Saturday, July 3, 2010

Copyblogger: Charles Bukowski and the Secret to Immortal Writing

Charles Bukowski and the 
Secret to Immortal Writing

by Robert Bruce

image of Charles Bukowski

Henry Charles Bukowski, Jr. was arguably the greatest American fiction writer of the last half of the 20th century.

Fortunately for his book sales, most think of him as the archetypal drunk, misanthropic male pig.

Don’t let the hype fool you, though. Bukowski possessed the secret to something nearly every blogger wants: what makes truly immortal writing.

As I’ve only spent a few minutes with his now 16-year-old corpse lying in San Pedro (see photo above), I can’t speak to his personal life. But the words, the lines, the books, they are evidence of a generous, staggeringly imperfect, stoic genius and lover of life. Sure, a stack of tangled contradictions, who isn’t?

Before (and after) his relatively minor fame hit, Bukowski spent decades mailing his poems and stories to small press magazines, mimeographed booklet makers and the like. Thousands of pages, hundreds of thousands of words. Usually these would go out as originals, no carbon copies.

He once estimated that he’d lost hundreds of poems this way, the publisher usually wouldn’t return the rejected work, and it was gone forever.

It forced him to move on, to work deliberately, to punch through again and again and again without sentiment.

The poetry business, in my opinion, is largely an inbred, favor-driven, audience-less racket. Most folks don’t think about poetry until Terry Gross drags some poor, expressive soul into her studio for a literary interview. And when he or she begins to talk, most folks switch the channel.

Bukowski eventually acquired a raving audience despite this reality. An audience that continues to grow exponentially 16 years after his death. An audience that begs, borrows and steals to get his stuff. An audience that he famously never chased down. An audience that he, in fact, largely pushed away.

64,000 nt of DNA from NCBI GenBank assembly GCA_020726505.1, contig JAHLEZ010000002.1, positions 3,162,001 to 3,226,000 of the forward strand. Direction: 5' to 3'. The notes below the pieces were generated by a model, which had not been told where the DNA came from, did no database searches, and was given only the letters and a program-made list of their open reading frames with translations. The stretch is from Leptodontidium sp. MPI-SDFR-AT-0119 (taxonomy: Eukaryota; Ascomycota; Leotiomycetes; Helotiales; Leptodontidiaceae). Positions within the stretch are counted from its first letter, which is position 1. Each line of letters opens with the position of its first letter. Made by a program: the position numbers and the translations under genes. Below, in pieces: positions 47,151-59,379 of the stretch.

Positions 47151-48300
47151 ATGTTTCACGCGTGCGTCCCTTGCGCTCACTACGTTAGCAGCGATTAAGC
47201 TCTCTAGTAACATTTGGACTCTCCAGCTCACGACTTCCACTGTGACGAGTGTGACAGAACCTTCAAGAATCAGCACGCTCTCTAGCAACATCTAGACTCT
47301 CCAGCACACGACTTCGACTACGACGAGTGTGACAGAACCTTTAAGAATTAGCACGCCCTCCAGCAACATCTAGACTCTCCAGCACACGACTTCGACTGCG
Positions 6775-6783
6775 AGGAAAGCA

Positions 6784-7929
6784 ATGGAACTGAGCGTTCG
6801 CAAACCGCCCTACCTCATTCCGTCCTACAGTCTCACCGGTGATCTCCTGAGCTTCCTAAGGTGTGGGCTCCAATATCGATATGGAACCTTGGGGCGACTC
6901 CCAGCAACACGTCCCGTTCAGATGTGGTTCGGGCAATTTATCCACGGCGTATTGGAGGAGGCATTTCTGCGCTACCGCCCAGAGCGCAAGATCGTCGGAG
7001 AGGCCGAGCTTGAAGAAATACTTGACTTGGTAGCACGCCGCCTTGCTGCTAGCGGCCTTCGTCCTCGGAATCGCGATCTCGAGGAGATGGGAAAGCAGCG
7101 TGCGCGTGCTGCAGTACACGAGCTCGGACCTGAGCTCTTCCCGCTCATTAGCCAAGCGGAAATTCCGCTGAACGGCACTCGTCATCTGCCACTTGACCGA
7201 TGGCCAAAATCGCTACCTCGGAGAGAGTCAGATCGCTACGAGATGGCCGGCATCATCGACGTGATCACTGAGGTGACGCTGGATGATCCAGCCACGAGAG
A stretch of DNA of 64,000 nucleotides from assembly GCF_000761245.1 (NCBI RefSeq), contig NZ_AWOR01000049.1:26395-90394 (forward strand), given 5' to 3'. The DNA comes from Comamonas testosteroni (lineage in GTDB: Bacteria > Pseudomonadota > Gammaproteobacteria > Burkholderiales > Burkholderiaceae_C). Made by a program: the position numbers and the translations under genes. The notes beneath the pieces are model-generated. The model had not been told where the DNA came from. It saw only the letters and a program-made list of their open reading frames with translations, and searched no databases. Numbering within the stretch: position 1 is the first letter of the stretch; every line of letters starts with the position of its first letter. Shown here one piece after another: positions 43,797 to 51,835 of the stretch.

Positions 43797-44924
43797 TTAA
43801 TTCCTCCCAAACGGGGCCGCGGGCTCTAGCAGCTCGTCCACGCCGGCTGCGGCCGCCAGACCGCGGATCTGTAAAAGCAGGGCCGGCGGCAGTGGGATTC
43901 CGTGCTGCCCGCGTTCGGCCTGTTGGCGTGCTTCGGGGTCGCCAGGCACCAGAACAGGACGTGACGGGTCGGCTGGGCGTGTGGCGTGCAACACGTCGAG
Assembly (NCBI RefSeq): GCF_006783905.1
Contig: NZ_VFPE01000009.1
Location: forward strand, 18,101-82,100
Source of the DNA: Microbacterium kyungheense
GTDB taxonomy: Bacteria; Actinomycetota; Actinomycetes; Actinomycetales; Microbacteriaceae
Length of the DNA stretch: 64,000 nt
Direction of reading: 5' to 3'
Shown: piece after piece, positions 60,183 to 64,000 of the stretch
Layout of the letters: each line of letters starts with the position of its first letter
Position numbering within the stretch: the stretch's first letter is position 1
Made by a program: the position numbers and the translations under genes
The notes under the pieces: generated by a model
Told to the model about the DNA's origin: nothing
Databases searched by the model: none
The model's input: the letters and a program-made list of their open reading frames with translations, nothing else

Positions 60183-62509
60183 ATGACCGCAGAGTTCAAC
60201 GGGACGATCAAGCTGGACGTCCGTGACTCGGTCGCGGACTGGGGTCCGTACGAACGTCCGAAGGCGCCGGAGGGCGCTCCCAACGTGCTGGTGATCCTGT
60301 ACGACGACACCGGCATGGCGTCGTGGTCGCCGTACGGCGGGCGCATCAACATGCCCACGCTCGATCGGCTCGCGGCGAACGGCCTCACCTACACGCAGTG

How did he do it? How did he go on to sell endless books of poetryand finally lay down in the dirt making an almost six-figure literary income? Several reasons of course, but try this one on for size …

The secret is in the line.

~ Charles Bukowski

Yeah, I know. Don’t dismiss that. Read it again.

The secret is in the line.

~ Charles Bukowski

No 10 point PR plan.

No elaborate structure.

No budget.

No reader polls.

No blog.

The secret is in the line.

~ Charles Bukowski

Sure, Twitter wasn’t around in 1980. And he eventually had John Martin at Black Sparrow Press backing him. But Bukowski himself attributed so much weight to the single line that it eclipsed all else in his philosophy of writing. If the single line was magnificent, the rest would take care of itself.

In a 60,000 word novel, the working focus was on the single line.

In the dirty stories sold to skin mags for money, the working focus was on the single line.

In a small poem that maybe 50 people would read, the working focus was on the single line.

Not easy. Not fast. But this must certainly be the path to immortal (and powerfully influential) writing.

If you can stomach it.

If not, there’s always a place for you in the pedestrian lane.

About the Author: Robert Bruce is an American writer. And day job man. And beer drinker. And Presbyterian. All from the rain and fog of Portland, Ore. Get him on Twitter.

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